FYI: I have some not fort his book images becaue I can and I like them! If Animal Farm and A Tale of Two Cities created a book together, the graphic novel Sengi and Tembo by G. Falco (or Giuseppe Falco) probably would be the results. Rebellion, status quo, life, and the ultimate equalizer death all come together in a dark, somewhat comedic commentary on not only how things should be but can become.
Sengi is a young mouse that quickly learns the dangers of the world. Life is hard, mothers are eaten by lizards, big dumb giants flop in the middle of your path and dung beetles attached to their poop balls can fly through the air spattering you in, well, poop ball stuff.
Tembo is an old elephant who has decided his time to die has come. Lumbering off to a place of his ancestors, he cares little about what is in his way. A mouses path? Just another place to rest. A dung beetle pushing a poop ball? A mild annoyance at best.
It is not until the predators are convinced that the prey has lost their minds and have gone crazy, infecting the way things should be (mice are eaten, dung beetles push poop balls, elephants die so hyenas and vultures (and yes they reminded me of Disney and Ice Age. Plus, I have a soft spot for those adorable critters) can feast), that war is declared. Lines are drawn, sides taken, and the battle of life and death unfolds. Yet, the results might not be what either side expected.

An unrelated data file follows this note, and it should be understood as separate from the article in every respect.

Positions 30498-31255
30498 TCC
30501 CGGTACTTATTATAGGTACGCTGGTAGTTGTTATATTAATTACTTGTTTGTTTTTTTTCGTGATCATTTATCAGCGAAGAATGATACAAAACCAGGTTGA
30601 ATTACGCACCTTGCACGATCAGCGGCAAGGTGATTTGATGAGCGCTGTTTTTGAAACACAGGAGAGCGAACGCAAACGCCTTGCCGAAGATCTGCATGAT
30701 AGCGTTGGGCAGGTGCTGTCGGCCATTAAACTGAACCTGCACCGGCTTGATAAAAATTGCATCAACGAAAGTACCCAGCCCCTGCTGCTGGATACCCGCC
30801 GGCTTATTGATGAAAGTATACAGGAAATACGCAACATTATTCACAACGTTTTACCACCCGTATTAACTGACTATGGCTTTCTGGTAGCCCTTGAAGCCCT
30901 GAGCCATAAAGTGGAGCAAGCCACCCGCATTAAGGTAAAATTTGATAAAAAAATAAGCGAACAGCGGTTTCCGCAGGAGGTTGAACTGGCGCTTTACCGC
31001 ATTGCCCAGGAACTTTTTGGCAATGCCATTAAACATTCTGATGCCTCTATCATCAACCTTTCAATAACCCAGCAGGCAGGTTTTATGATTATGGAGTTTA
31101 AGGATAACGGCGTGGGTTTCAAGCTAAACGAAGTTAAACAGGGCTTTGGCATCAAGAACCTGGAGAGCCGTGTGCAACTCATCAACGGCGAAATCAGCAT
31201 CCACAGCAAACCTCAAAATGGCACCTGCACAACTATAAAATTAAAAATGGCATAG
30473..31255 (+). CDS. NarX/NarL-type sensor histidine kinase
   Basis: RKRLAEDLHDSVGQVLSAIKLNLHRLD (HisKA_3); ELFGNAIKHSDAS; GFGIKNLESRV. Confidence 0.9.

The illustrations are dark, physical and with how they represent the text. The text also is dark. This is not a happy story, even with a possibly hopeful ending. I am not sure of any child that would get the deeper meaning of things (the rebellion of not just being, but trying to live, and to buck the system) but they could enjoy the story of a mouse and elephant who become friends. Due to the theme of death and Tembo is attacked by the hyenas and lions’ multiple times, and Sengi fights the lizard causing damage to the eye of the creature, a sensitive reader might not be the best audience. Ages 8 to 10 could do it but know your reader. Therefore, I would say at least 10 to 14 and adults might be the best audience.